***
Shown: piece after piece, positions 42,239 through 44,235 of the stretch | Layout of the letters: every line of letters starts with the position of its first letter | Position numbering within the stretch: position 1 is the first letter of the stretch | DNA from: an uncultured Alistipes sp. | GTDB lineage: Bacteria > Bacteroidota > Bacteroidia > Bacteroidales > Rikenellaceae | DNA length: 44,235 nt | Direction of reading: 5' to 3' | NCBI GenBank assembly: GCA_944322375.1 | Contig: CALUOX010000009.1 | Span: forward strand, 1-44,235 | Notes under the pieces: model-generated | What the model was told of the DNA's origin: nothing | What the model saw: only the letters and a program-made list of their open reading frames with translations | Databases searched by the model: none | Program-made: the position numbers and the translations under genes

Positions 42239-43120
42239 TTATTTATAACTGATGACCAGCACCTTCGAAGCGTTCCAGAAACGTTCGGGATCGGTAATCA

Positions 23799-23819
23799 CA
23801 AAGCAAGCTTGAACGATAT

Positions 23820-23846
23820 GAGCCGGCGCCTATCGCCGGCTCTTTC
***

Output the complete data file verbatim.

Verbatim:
Shown: piece after piece, positions 42,239 through 44,235 of the stretch | Layout of the letters: every line of letters starts with the position of its first letter | Position numbering within the stretch: position 1 is the first letter of the stretch | DNA from: an uncultured Alistipes sp. | GTDB lineage: Bacteria > Bacteroidota > Bacteroidia > Bacteroidales > Rikenellaceae | DNA length: 44,235 nt | Direction of reading: 5' to 3' | NCBI GenBank assembly: GCA_944322375.1 | Contig: CALUOX010000009.1 | Span: forward strand, 1-44,235 | Notes under the pieces: model-generated | What the model was told of the DNA's origin: nothing | What the model saw: only the letters and a program-made list of their open reading frames with translations | Databases searched by the model: none | Program-made: the position numbers and the translations under genes

Positions 42239-43120
42239 TTATTTATAACTGATGACCAGCACCTTCGAAGCGTTCCAGAAACGTTCGGGATCGGTAATCA

Positions 23799-23819
23799 CA
23801 AAGCAAGCTTGAACGATAT

Positions 23820-23846
23820 GAGCCGGCGCCTATCGCCGGCTCTTTC